Category: Casino Reviews

Will Spanish eyes be smiling on Sunday night?

If we are being brutally honest, I don’t think anybody would have predicted a World Cup final between Holland and Spain. Many people felt that the Spanish would qualify for the final before the tournament began, while Holland were ranked alongside Germany and Italy as a country who had a decent pedigree, but perhaps wasn’t quite good enough to go all the way.

Certainly when the tournament started there was little to suggest either would make the final. Holland, though unbeaten, were more workmanlike than spectacular in their progress through the group, only coming to life with the superb and fully deserved quarter final victory over Brazil. This was followed by a 3-2 victory over Uruguay in the semis, a result that was perhaps a tad more comprehensive than the score suggests.

Spain on the other hand began remarkably poorly and were defeated by the Swiss in their opening game. They recovered well to defeat Honduras and Chile in their next games, thanks mainly to the brilliance of David Villa and it would be the Barcelona man whose goals took them past Portugal and Paraguay into the semi finals. In Durban, Carlos Puyol’s towering header gave the Spanish a narrow win over Germany to book their place in the final on Sunday night.

Both teams have plenty to offer the game on Sunday. Arguably the two most impressive players in the entire tournament, Holland’s Wesley Sneijder and Spain’s David Villa, will no doubt be the focal point for their team once again and it is fitting that the two best players in the tournament should face off in the final.

Oddly, there is no history between the two teams in major finals events. The 1920 Olympic final being their only meeting (Spain won 3-1). They played each other twice in the 1984 European Championship qualifiers, Spain winning 1-0 in Sevilla and Holland 2-1 in Rotterdam and in two friendly matches since, Holland have had the upper hand, defeating Spain 2-1 in Sevilla in 2000 and again 1-0 in Rotterdam in 2002 and from that 2002 game, only Carlos Puyol of Spain is likely to feature in the final.

Bookmakers make Spain the 11/10 favourites with Holland a more outside bet at 11/4 and a draw (obviously not withstanding penalties) a 9/4 shot (all odds with Bet365).

It is hard to argue with those odds. Spain, after a slow start, were imperious in their semi final with Germany. While they were a tad below par in the first half, they were outstanding in the second and their ball retention is second to none. Germany, starved of the ball, were reduced to long ball tactics during the second half, but still failed to create a meaningful chance against a well marshalled Spanish defence. Despite their dominance however, Spain struggled to create much against the German defence and this may well give Holland a realistic chance.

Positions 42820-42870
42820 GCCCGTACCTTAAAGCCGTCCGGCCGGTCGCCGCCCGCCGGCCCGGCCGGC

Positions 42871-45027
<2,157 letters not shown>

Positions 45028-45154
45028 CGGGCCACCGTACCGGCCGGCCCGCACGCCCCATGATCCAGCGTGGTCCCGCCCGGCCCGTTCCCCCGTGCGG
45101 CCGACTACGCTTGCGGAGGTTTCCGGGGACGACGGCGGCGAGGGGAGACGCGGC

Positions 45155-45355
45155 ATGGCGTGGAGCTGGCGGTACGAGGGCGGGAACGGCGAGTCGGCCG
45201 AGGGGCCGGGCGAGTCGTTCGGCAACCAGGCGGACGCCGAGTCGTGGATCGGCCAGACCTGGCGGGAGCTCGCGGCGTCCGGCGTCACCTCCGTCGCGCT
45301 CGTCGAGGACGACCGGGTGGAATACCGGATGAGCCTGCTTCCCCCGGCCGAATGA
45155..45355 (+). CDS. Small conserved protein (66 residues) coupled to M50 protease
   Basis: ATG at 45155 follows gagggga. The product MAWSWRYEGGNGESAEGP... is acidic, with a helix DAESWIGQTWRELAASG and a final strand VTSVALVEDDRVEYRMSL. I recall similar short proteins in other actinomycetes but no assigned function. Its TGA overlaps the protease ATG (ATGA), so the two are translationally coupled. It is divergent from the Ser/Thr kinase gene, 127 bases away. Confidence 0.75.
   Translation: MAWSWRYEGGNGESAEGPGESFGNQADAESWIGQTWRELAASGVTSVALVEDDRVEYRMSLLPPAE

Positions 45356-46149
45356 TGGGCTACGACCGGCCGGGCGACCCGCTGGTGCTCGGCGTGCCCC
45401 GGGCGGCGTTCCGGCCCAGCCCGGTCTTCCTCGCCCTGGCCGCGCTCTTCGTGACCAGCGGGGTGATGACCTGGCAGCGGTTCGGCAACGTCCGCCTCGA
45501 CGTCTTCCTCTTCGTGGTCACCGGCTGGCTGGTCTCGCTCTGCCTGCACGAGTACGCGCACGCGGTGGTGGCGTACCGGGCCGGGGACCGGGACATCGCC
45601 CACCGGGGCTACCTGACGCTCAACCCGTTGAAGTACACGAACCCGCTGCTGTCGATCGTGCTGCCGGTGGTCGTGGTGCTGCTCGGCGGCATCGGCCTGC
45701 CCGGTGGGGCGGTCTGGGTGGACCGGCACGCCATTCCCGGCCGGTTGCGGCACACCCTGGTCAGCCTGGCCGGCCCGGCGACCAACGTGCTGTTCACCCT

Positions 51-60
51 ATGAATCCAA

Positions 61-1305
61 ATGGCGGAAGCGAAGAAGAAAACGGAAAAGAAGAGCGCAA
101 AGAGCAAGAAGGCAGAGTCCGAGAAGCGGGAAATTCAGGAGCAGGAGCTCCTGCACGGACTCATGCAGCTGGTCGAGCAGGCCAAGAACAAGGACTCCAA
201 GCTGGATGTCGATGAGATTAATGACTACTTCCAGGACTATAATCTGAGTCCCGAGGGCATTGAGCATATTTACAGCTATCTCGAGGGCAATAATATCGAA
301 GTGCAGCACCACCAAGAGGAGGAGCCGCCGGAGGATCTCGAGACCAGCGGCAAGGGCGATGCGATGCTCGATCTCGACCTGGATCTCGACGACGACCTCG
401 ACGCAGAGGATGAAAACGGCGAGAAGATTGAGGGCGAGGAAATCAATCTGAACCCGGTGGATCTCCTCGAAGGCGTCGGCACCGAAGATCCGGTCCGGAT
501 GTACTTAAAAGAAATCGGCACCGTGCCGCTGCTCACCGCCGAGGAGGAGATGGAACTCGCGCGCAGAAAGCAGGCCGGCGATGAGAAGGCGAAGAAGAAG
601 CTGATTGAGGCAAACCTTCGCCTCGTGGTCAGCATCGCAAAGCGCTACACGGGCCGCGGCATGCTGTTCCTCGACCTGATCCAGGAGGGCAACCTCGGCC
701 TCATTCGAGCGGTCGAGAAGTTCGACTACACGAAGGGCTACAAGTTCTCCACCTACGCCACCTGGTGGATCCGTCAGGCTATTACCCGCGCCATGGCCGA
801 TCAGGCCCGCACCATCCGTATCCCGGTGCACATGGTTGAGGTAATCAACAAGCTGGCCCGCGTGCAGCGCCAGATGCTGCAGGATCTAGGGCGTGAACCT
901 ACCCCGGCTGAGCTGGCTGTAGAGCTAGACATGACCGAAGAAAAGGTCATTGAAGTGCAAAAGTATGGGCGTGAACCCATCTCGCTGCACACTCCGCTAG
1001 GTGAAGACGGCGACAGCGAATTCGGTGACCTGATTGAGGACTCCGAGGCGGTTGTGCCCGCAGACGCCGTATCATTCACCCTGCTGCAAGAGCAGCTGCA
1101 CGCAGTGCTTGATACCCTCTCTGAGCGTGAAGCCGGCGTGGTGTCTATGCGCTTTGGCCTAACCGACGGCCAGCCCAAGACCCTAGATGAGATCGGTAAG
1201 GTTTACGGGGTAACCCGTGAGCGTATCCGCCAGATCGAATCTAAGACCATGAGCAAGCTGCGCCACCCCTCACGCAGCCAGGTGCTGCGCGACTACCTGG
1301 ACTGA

Certainly the Dutch are not to be underestimated. The Spanish defence, though strong against Germany, has hardly been impervious throughout the tournament thus far and it is hard to see the likes of Robben, Van Persie and Sneijder not creating something against the Spaniards. In contrast, the Dutch defence has looked very strong throughout the tournament and they are certainly the form team at the finals, having won all of their six games so far without requiring extra time in any.

For me, the game will be won and lost not by the likes of David Villa or Wesley Sneijder, but perhaps by the contribution of other players. For Holland to win they are going to have to break up Spain’s magnificent passing rhythm, which means the Dutch defensive players like Nigel De Jong and John Heitinga will have to impose themselves on Spain’s midfield trio of Alonso, Xavi and Iniesta. If they can do that, Holland have a great chance.

Spain will play like Spain have done for many years, a slick passing game based on control of the ball, clever movement and intricate passing to wear down a defence, before going for the kill. It is hard to imagine coach Del Bosque changing his victorious semi final line up for the final, which means Fernando Torres may have to be content with a place on the bench. Spanish success however will ultimately lie in creating enough chances for the likes of David Villa and Pedro to convert, against a mean Dutch defence.

So who is going to win? Throughout the tournament I’ve tried to champion the underdog whenever possible but for the final, I can’t disagree with the bookies here. As good as the Dutch have been, and worthy winners they would be, I think Spain just have the edge in terms of keeping the ball. It will be a tight final and it could be a great one if we are blessed with an early goal (particularly if Holland score it), but if I was going to put my money where my mouth is, I’d go for Spain. Just..

Get value each-way betting on the Open Championship

I must admit, of all the sporting activities that I like a flutter on, Golf is arguably my least favourite sport when it comes to making a bet.

The reason why I am not overly keen on wagering large amounts of money when it comes to golf is simply the margin for error. At any given professional tournament across the world there are hundreds of top class golfers in the field. This is even more the case when a major tournament comes around and only the world’s elite are fortunate to be handed an entry ticket.